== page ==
Companies, especially small businesses, can operate in a constant state of flux. As your business grows and shifts, it may require a different corporate structure. Maybe your partnership now needs to be an LLC, or your LLC needs to sell shares as a corporation. (As entrepreneurs and optimists, we don't often think about our businesses moving in the other direction.)
But if you've already incorporated, can you change your incorporation status? And if so, how?
Step one when changing your corporation status is properly assessing the pros and cons of incorporation and figuring out which business structure is best for your business. Different organizations require different legal protections, and determining which will work best for your company is essential before you can switch it up.
Some things to consider, from the U.S. Small Business Administration:
- Going from Sole Proprietorship or Partnership to LLC or Corporation – If you're moving up in the world, you'll want to change from unlimited personal liability to limited. You'll have more paperwork (like articles of incorporation and bylaws) and more fees and expenses.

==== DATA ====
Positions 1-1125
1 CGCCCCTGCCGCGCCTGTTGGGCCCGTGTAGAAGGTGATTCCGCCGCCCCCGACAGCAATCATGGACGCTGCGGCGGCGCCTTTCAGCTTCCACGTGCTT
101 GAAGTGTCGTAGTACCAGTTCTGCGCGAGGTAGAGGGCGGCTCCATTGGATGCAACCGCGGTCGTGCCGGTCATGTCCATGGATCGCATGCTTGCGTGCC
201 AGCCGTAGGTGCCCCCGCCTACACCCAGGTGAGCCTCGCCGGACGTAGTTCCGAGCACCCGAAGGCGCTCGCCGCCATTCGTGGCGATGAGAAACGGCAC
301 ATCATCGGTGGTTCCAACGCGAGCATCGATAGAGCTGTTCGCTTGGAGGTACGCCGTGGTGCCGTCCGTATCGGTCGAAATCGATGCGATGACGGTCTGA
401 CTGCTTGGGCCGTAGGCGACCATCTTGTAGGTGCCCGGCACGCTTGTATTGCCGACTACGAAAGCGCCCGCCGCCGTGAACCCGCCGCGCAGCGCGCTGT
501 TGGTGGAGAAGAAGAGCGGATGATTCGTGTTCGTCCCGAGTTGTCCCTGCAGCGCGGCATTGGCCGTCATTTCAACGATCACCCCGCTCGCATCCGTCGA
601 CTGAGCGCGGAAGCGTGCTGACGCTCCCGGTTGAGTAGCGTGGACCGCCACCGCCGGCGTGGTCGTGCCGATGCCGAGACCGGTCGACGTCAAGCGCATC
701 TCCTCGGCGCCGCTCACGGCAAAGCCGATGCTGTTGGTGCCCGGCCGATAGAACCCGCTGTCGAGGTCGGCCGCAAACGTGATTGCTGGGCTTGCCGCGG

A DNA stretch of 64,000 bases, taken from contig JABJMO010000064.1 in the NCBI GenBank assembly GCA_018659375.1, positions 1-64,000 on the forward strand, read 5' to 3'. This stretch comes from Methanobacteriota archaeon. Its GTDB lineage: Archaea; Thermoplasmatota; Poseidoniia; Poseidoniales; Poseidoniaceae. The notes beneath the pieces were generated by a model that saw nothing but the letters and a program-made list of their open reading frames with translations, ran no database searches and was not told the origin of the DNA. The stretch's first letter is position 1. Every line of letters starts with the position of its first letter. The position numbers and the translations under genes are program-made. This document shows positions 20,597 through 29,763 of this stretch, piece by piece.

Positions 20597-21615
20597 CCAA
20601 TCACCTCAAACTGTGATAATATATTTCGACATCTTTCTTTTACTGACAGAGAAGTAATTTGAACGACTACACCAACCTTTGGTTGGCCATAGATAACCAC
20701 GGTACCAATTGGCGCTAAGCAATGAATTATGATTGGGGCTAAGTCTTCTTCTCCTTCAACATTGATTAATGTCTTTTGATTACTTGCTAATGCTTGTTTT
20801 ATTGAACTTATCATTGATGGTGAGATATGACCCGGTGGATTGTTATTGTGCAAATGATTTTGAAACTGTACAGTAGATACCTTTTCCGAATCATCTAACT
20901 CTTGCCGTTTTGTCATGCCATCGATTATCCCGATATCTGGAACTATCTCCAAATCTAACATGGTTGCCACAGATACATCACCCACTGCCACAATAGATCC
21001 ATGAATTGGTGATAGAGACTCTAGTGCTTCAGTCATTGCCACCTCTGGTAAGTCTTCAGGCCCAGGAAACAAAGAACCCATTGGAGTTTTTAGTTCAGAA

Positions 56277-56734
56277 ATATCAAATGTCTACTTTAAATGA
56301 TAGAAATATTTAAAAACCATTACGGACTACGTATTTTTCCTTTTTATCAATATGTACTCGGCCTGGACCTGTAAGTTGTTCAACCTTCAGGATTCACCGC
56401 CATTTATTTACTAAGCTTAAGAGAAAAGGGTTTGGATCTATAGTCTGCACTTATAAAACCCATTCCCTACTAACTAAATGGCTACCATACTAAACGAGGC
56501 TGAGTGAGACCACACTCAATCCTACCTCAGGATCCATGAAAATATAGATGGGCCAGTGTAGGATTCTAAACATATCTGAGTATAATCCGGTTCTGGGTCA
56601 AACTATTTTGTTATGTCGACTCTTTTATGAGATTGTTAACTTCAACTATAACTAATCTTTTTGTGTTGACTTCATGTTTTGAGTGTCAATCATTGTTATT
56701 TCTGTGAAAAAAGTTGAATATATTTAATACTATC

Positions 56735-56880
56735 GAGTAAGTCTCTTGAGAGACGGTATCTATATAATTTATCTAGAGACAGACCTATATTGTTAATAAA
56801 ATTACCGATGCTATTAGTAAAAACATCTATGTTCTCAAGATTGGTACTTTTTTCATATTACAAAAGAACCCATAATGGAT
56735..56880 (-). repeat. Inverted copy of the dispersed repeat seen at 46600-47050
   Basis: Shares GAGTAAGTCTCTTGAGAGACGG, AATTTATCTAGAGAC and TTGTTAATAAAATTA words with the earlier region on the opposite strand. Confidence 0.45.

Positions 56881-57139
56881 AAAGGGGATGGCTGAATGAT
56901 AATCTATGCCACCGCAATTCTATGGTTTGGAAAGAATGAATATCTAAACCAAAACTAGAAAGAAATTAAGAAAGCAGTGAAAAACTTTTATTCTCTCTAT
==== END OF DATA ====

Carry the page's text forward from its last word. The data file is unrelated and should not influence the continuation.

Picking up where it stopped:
- Going from a LLC or Corporation to Sole Proprietorship or Partnership – Moving down is more difficult, and you may need to get your shareholders on board with the plan. Your tax obligations and filing requirements will be different, so you'll need to inform the IRS of the change.
Once you've decided on which structure to change to, it's all about following the necessary steps:
- File with Local and State Agencies: Converting your corporate status is a lot like starting out for the first time and you need to file the proper paperwork with your state government office.
- Register with the IRS: You'll probably need a new Employer Identification Number (EIN) and IRS.gov can tell you if you need a new EIN and how to apply.
- Reapply for Licenses: Some state licensing requirements mandate you reapply for licenses after changes to your corporate structure.
- Spread the Word: You'll also want to notify your bank, insurance company, and those you do business with, including suppliers, customers and employees.
If you need legal assistance with your corporate structure, an experienced business organization attorney may be able to help.